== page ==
Saturday, January 19, 2013


Born on September 19, 1829 in San Roque, Cavite, Joaquin Pardo de Tavera was the son of
Julian Pardo de Tavera, a lieutenant in the army, and Juana Maria Gomez, both Spaniards
according to Manuel Artigas. He was one of the couple’s two children who grew up to maturity.
His only other sibling was Felix, who became the father of Trinidad Hermenegildo Pardo de
In 1849, after his preparatory education at the Colegio de San Juan de Letran, Pardo de
Tavera entered the University of Santo Tomas for a course in canon law, which he finished in 1852.
He took up derecho patrio completing it not long after, and obtaining a lawyer’s license in 1857.
Shortly thereafter, he received his appointment as relator of the Real Audiencia, which he
turned down, however, because he was sickly. Later, he was appointed lieutenant governor of the
Batanes Islands, a position he did not hold for long.
Pardo de Tavera began practicing his profession when he joined the law firm of his old
mentor, Dr. J.M. Jugo, and, afterwards, that of Francisco Licaros, another reputable lawyer like
Jugo, carving his own niche with his set of clients by the time he established a law office of his own.
In 1861, he was appointed promotor fiscal of Manila, and was reappointed the following
year for another term. Thereafter, he served consecutively as teniente fiscal at the Real Audiencia,
and as Consejo de administración, in the latter succeeding his own brother Felix when he died.
When his former teacher Francisco de Mercaida resigned as professor in derecho patrio at
UST in 1866, Pardo de Tavera took over the position, but only after hurdling a battery of tests. In
1865, shortly after he received his doctor en jurisprudencia degree, he was promoted to the post of
catedrático de derecho patrio. It must be noted that during his studies for a doctorate, Fr. Jose
Burgos was also taking his doctorate in canon law. Thus, it is very likely that he and Burgos and
other campus figures with a similarly progressive bent, associated and engaged in discussions, thus
contributing to the rise of liberal thinking.
Outside his teaching job at UST, he served as board member of such institutions as Obras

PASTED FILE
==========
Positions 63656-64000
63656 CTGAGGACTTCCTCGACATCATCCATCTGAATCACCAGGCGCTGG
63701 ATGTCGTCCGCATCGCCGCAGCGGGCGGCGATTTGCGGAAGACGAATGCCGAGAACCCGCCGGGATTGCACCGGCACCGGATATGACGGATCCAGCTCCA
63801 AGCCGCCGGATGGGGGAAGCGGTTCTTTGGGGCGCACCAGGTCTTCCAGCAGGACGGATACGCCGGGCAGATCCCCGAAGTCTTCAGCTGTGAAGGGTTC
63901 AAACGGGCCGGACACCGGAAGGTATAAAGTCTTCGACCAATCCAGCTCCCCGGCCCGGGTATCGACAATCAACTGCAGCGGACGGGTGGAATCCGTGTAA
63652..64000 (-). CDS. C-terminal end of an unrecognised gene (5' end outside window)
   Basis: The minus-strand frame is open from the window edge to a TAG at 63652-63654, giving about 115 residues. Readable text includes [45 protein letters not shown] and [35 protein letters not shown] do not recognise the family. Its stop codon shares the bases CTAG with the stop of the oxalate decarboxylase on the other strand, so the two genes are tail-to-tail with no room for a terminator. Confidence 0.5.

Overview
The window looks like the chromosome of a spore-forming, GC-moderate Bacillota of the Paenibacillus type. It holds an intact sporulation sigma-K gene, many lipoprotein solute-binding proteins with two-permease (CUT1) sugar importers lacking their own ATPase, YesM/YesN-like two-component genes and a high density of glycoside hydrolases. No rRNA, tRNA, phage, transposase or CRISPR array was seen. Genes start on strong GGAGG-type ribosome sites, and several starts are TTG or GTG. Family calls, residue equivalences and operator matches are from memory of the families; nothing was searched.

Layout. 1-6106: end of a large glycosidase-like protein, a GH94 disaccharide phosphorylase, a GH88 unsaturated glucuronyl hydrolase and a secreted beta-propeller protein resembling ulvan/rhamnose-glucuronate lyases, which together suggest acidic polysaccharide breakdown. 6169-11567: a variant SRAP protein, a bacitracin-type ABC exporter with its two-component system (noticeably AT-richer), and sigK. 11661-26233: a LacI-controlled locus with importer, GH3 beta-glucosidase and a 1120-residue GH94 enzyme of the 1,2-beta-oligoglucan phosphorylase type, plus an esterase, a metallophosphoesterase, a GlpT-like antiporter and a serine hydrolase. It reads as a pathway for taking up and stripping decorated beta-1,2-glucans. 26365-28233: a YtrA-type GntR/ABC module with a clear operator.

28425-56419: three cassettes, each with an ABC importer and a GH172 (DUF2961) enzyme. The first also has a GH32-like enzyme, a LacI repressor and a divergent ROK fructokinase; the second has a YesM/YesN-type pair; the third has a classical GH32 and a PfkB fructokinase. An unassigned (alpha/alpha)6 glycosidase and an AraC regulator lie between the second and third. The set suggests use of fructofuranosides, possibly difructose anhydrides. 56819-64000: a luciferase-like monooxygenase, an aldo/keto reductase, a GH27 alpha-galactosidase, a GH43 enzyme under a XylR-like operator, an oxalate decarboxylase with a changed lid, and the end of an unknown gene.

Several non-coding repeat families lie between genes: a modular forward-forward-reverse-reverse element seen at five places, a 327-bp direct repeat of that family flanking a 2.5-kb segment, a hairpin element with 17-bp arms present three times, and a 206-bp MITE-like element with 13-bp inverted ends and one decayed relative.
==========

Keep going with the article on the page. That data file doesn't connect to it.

Pías, Colegio de Santa Isabel, Real Hospicio de San José, and Sociedad Económica de Amigos del
Pardo de Tavera’s liberalism and brilliance were admired by his students with whom he
established rapport by mingling and chatting with them after class. A number of them, like
Florentino Torres, Antonio Ma. Regidor, Mamerto Natividad, Felipe Buencamino, Sr., and Hugo
Ilagan, eventually became leaders in the reformist movement.
Pardo de Tavera led the laymen’s branch, composed of lawyers and businessmen, of the
progressive Comité de Reformadores, which gained the support of Carlos de la Torre, the liberal
Spanish governor-general. Availing of the atmosphere of tolerance, the Filipino reformists began a
vigorous propaganda campaign aimed at gaining the same freedoms that Spaniards enjoyed since
their own Revolution in 1868.
The reformists suffered a setback when Rafael Izquierdo, a reactionary, succeeded De la
Torre. The situation became tense as conservative elements, who had been biding their time,
regained their dominance in Philippine society. It was rather volatile in the ecclesiastical circle,
owing to the growing movement for the secularization of parishes. Thus, when soldiers and
workers at the Cavite Arsenal raised the flag of rebellion in February 1872, church authorities used
the incident to get rid of all reform-minded Filipinos, particularly the secularists, who were
implicated, or simply suspected of involvement, in the revolt.
Pardo de Tavera and his associates in the Comité de Reformadores were among those
accused and arrested on January 21, 1872. He was ordered banished to the Marianas for six years.
Having joined him there, his wife Gertrudes Garricho provided him comfort and consolation. An
unexpected turn of events, nevertheless, by way of a royal pardon issued on November 23, 1874,
cut short his exile. He chose, however, not to return to the land of his birth, but to live the
expatriate’s life. That same year, he and his wife left for Paris, where he died on March 19, 1884.
He was buried in the Cementerio del Padre Lachaisse.
Pardo de Tavera had three children: Eloisa, married to Daniel Earnshaw; Beatrice, married
to Manuel de Yriarte; and Joaquin, who once served as director of the National Bureau of

Artigas y Cuerva, Manuel. National Glories: The Events of 1872, A Historico-Bio-
Bibliographical Account. Translation and Notes by O.D.Corpuz. Quezon City:
University of the Philippines Press, 1996.
Manuel, E. Arsenio. Dictionary of Philippine Biography. Volume I. Quezon City:
Filipiniana Publications, 1955.
Schumacher, John N. Revolutionary Clergy, The Filipino Clergy and the Nationalist
Movement, 1850-1903. Quezon City: Ateneo de Manila University Press, 1981.

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